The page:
I have noticed that when people feel stuck in a situation in which they are not able to provide for themselves, it is almost inevitable that people will resort to crime, violence, drug use. It is tragic what is happening throught the US. Crime, drugs, and violence are an everyday thing. The newspapers, tv and radio are fuil of reports of bad news–every day, everywhere.

Of course, I have no answer but I would like to share what I am learning here.

The ones who want to do things that are not pono–balanced and fair, are the ones that make the mess that pits everyone against eachother. They have the western or some other messed up “cultural lens” mindset that allows them to do horrible things and think they are doing something good–a farmer who cuts down all the trees and plants 1 crop to sell internationally for example Good intentions don’t lead to good results.

The ones who are born into the culture as a mix come part of it and offer their kuleana–responsibility/job in which they contribute to the society that has embraced them. The culture has moved beyond blood lines because the Hawaiians accept all people. It is a way of life. Of course this a generatization, but I think it is fairly accurate.

A Hawaiian kapuna (elder) and I have become friends with is telling the Hawaiians they need to grow their kalo (taro) because it is sustainable and good for them. He is Hawaiian Chinese mix.

He said the Hawaiians don’t sell their kalo, they give it away. Many nodded at the Hawaiian holiday event.

Now as I work with “traditional: Hawaiians who are working to restore the land, access to resources, and their spiritual connection with their island, i see how the culture has been weathering the storm known as the US empire, but it is still intact despite the mix of blood. Perhaps in the long run stronger for it.

All around the world, the great mix up caused by westerners has led to turf wars and border disputes because people are oppressed. Indonesia is pressing down on PNG and PNG used to push down on Mekamui.

Their is a saying “the oppressed mimic the oppressor”. Jews were persuted by the NAZI’s in Germany and then created Israel and turned into an extremely violent state with the nuclear bomb (starting by defending themselves from those displaced to make room for the Jews.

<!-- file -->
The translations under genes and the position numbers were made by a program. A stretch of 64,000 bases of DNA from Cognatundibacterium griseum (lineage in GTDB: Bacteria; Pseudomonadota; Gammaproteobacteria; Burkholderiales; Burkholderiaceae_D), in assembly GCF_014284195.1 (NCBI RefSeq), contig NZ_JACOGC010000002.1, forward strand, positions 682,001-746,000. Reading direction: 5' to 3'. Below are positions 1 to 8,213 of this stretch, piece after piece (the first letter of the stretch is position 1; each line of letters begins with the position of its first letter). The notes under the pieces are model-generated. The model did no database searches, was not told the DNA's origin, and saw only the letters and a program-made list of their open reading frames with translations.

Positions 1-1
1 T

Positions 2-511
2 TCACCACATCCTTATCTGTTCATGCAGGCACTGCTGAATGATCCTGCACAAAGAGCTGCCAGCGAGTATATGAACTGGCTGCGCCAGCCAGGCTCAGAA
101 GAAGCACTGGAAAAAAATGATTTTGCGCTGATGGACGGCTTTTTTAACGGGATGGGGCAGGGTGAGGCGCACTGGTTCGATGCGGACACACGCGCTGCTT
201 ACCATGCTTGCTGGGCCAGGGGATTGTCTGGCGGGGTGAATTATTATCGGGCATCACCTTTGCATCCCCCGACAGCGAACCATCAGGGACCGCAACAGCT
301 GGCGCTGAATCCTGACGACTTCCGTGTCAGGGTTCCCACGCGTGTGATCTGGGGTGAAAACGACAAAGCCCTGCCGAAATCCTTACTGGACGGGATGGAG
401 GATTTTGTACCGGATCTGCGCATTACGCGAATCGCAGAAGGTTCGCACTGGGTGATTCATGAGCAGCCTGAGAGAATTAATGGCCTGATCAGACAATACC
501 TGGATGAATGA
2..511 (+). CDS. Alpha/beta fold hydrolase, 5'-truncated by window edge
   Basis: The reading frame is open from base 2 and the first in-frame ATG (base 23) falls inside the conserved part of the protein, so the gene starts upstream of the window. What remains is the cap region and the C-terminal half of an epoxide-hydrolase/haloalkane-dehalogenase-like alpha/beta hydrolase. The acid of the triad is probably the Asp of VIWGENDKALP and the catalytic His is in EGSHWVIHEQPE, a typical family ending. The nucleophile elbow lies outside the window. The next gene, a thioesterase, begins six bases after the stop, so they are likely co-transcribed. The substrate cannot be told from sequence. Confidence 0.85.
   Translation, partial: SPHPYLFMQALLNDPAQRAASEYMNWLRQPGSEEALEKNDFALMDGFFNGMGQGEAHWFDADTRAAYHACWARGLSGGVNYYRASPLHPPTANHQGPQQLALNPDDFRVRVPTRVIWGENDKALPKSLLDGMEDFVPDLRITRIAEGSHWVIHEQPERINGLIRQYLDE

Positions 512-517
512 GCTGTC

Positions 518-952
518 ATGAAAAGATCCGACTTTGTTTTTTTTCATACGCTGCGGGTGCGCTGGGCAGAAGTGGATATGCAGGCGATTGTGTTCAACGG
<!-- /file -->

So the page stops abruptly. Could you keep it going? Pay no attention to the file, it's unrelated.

PNG has been a victim of the most brutal regime on the planet. And you know what PNG government has done to Mekamui.

We are learning here that different cultures (not governements and business people) can come together and get benefit if it is a mutually beneficial situation.

It is like pouring water into your hand. you can only hold so much. Please don’t believe the westernized people who say you can get more by selling it or squeezing the life out of it to get more. Once you do that, you quickly lose the gift your ancestors promoted and protected. Getting it back is not easy.

We are finding that we can ask for help and join hands to hold much more water than we could if we tried to do it alone. We are richer since we fill different niches and an efficiency that occurs when we cooperate with out being selfish.

This was how Hawai’i had such a large population before English Captain Crook arrived. People were encouraged to follow their passion, take it on as a kuleana (responsibility), and contribute to their family and society. One of results is that Hawai’i had the most sophisticated taro growing systems in the world (I can imagine some Mekamuians who would disagree 🙂

10,000 people in a small valley and harvesting 3 times more fish than what scientists thought was sustainable illustrate that they created paradise–the needs were met and no one had to work too too hard. They took a four month holiday from heavy work, farming in the winter.

The point is that when we listen to others needs/concerns and associate with those who are contributers and remove the takers from the picture, we can all be richer. I don’t think it is by blood that the difference may be decided.

Rejection and mistreatment of people creates enemies that may seek revenge.

So with all that said, I wish your island to enjoy peace and true prosperity.

oli makahiki hou!

Dave Sansone